Way back when, during the first COVID lockdowns, I felt a bizarre optimism in the face of a very dangerous situation. I could take advantage of all that time stuck at home and write! I’d finish Book Three of my trilogy, and then work on that chick-lit novel I started. Then I’d teach myself Italian, refinish the basement, and finish ten new paintings. Yay! This downtime would not be wasted!
In reality, my writing output has been close to zero. (I also know only a few words in Italian, and the basement is still a mess.)
During the first few weeks after we flew back from Las Vegas in March, I limned out a couple chapters for the DARK EARTH series, but my concentration was stolen by the scary events outside. The words refused to flow. Paragraph after paragraph, I wrestled to convey my ideas with some kind of compelling rhythm, only to re-read and then delete them with a disgusted sigh. What was the matter with me? Where was my elusive muse?
Okay, then. I’d go back to the basics and start a journal, my “COVID Chronicles.” As most writers know, any time putting pen to paper (or fingers to keyboard) can kickstart the creative process. Every morning, I’d curl up on the couch, coffee close at hand, and record the frightening statistics and my musings about the pandemic and its effect on our lives.
Damn, but that journal got boring in a hurry! There’s only so much one can write about doing the same things day after interminable day. Sure, I released some angst about not being able to travel, and missing my friends and family, and not going out to dance to live music. It also helped me reflect on how lucky Tim and I are during this disaster. Neither of us had to leave the house to work, and we kept the bills paid, food on the table, and the wine stock replenished. I certainly had no basis for whining. Unfortunately, all this makes for a very dry narrative, AND the exercise in writing did not translate into new enthusiasm for my novels. After five weeks, I tucked the journal away for good.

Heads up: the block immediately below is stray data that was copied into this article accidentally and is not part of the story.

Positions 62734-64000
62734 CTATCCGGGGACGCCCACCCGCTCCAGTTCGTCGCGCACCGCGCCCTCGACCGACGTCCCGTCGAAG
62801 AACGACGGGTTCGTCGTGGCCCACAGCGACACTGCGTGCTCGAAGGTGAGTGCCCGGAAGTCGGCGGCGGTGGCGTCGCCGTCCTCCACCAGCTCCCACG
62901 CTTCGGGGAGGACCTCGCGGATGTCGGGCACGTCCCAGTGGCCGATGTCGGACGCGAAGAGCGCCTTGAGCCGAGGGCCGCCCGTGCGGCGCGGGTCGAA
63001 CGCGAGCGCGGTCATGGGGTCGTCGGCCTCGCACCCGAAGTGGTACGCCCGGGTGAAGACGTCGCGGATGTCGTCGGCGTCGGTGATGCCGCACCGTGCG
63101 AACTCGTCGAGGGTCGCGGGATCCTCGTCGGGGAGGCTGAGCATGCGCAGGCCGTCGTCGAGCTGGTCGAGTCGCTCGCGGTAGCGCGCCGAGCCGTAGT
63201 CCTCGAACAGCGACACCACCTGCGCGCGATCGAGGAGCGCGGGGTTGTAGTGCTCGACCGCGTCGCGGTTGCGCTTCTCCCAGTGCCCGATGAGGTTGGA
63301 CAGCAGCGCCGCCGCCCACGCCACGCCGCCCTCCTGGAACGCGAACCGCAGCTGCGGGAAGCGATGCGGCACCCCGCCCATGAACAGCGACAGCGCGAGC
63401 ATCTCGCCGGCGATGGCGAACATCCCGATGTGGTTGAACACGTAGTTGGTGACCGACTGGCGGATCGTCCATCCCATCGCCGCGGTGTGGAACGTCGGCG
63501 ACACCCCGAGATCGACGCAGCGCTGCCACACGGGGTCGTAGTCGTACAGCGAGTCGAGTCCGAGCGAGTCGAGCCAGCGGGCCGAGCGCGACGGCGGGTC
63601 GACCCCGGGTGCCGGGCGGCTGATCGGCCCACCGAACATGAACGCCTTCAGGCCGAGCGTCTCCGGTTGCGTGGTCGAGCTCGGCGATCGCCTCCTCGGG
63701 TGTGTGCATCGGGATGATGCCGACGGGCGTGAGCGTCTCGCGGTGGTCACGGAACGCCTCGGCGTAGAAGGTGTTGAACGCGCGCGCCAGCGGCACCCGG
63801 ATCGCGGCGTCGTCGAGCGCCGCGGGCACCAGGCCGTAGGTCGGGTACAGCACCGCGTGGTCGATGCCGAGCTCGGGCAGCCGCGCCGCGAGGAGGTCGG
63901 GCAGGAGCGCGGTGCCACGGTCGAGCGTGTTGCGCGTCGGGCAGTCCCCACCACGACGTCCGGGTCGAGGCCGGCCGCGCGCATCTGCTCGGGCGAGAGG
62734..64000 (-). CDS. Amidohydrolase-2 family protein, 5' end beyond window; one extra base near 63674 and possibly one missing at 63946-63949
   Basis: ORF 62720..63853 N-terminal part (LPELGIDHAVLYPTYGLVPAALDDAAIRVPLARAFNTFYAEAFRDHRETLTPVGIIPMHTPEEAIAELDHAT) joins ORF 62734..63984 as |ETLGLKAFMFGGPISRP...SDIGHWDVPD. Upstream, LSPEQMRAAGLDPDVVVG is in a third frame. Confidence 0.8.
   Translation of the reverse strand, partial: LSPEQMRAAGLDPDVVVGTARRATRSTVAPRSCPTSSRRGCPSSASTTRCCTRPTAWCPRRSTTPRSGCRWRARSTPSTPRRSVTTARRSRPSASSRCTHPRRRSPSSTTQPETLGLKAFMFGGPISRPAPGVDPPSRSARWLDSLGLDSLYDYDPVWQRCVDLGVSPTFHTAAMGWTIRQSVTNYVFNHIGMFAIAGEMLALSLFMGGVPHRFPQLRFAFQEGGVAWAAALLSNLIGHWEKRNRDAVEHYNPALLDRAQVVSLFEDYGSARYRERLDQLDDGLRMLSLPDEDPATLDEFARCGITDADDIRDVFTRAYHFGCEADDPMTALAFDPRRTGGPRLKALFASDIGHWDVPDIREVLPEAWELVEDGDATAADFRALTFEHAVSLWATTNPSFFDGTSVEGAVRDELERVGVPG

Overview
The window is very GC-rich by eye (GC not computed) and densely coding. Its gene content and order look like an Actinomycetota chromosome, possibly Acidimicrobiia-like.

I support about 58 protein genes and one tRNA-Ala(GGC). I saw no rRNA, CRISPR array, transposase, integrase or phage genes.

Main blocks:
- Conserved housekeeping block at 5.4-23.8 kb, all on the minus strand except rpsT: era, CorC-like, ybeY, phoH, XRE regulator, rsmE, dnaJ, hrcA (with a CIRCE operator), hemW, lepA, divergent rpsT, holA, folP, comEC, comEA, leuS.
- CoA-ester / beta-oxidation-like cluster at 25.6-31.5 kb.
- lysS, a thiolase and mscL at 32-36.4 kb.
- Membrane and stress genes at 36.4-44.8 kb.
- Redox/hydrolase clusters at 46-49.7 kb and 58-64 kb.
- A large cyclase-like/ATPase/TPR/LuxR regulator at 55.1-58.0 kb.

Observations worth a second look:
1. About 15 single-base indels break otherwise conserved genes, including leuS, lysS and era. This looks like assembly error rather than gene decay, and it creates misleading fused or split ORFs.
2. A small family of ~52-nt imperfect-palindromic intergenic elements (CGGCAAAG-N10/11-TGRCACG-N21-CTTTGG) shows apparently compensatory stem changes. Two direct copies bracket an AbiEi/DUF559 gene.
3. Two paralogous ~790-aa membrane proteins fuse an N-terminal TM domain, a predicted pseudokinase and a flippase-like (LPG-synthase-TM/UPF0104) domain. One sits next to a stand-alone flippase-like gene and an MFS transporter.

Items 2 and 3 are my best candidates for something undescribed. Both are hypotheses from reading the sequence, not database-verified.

I also haven’t written anything for this website in . . . oh my god . . . eleven months. Wow. I’ve been nibbling at the edges of this post for over a week now, coming up with a few sentences only to stall. After that, it’s easy to disappear for a few hours down the black hole of TikTok. It’s funny. I think back to 2012 when I was traveling solo through eastern Europe. On the train to each new destination, I’d hunker down over my iPad, writing a post for my travel blog describing the last stop. Then upon arrival, I’d immediately find a café with wifi, upload the essay, and be off for new adventures. It was easy, and not just that, it was fun. But now, with endless hours to take advantage of, I struggle.
I think the problem lies in that for the last nine months, I’ve felt as though I’m in limbo, waiting in a station for a train that may never come. Trapped in the role of impotent spectator, I pace, uncertain as to the outcome of this year’s insanities, and helpless to do anything about them. But why would this stymie my writing? You’d think that my creating a timeline of events for my characters, one that leads them to a defined future that only I can decide, would be the ideal solution to the mental stagnation that fogs my brain. But so far, no joy. I’m just . . . stuck.
It’s a damned good thing I’ve still got my painting to keep me occupied. God knows what kind of craziness I’d be capable of committing without some form of creative outlet. As Shakespeare wrote in KING LEAR, “Oh, that way madness lies.”